The second documentary is the Oscar nominated “The Most Dangerous Man in America”. It is a story of what happens when a former Pentagon insider Daniel Ellsberg, armed only with his conscience, steadfast determination, and a file full of classified documents, decides to challenge an “Imperial” Presidency-answerable to neither Congress, the press, nor the people in order to help end the Vietnam War. In 1971, Ellsberg smuggled a top-secret Pentagon study to the New York Times that showed how five Presidents consistently lied to the American people about the Vietnam War. Ensuing events surrounding the so-called Pentagon Papers led directly to Watergate and the downfall of President Nixon.
Both documentaries celebrated the courage of people who dared to follow their conscience even though to do so was to go against entrenched social, religious and political norms. They risked rejection, condemnation and even prison for the sake of love and truth. There is something very Christ-like in this. Ordinary people living openly and truthfully is the way in which we give God our lives as a living sacrifice for the transformation of the world. May the Spirit sharpen our conscience! Alan.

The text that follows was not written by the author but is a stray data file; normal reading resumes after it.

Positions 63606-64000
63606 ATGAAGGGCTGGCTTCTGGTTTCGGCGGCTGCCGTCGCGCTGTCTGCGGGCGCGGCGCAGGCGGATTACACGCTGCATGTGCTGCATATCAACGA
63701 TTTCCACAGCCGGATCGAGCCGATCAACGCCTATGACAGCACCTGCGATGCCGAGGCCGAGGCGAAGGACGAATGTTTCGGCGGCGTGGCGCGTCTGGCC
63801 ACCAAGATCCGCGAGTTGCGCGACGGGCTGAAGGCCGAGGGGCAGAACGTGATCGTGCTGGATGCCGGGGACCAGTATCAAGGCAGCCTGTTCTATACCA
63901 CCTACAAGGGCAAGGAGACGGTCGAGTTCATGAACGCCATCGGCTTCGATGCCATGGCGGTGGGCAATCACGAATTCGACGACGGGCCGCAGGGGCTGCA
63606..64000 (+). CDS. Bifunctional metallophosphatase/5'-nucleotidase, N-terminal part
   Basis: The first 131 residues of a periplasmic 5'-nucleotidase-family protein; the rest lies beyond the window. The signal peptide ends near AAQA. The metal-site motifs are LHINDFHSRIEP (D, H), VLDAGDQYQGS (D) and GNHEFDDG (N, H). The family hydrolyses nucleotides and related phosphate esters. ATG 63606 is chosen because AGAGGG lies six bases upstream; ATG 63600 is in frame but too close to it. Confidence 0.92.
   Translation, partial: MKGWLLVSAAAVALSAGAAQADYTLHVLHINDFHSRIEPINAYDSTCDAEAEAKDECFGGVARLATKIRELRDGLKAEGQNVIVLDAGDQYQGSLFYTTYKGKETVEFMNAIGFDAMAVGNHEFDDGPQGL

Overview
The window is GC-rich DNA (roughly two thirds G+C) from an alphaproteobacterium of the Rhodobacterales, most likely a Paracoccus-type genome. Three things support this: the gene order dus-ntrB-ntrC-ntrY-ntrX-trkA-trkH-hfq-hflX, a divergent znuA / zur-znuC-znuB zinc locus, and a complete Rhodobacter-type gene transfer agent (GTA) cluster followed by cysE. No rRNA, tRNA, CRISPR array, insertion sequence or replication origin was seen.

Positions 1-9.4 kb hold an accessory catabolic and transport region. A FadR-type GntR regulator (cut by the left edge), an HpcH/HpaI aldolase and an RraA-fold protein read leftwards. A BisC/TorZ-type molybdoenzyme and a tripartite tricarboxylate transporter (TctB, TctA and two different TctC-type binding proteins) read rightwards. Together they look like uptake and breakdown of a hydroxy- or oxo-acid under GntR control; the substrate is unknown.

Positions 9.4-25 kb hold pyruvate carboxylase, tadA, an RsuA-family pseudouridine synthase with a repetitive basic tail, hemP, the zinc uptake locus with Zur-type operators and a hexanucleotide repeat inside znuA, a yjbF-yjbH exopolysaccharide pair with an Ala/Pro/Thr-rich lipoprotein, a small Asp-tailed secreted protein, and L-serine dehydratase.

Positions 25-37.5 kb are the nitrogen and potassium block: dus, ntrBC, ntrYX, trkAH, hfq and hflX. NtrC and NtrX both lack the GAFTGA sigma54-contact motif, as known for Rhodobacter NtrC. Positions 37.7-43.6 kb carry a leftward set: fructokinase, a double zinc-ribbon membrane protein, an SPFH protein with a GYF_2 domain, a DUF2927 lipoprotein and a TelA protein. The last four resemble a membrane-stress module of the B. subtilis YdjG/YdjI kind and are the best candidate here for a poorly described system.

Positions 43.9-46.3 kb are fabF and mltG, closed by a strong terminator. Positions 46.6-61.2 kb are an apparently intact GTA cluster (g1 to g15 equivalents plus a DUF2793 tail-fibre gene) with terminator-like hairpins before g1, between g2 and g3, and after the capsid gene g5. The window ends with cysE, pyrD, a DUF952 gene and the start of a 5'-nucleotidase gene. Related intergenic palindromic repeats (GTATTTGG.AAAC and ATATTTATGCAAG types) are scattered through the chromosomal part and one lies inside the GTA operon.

A special welcome to all visitors with us today, especially those who have been attending the 3rd Lausanne Conference on World Evangelization.
The freedom of a nation rests on a number of crucial foundation blocks. One such foundation block is the free flow of information. We remember that Government censorship was at the heart of Apartheid policy and one of the sweetest fruits of our young democracy had been the right to access information, and the freedom of expression enshrined in our constitution.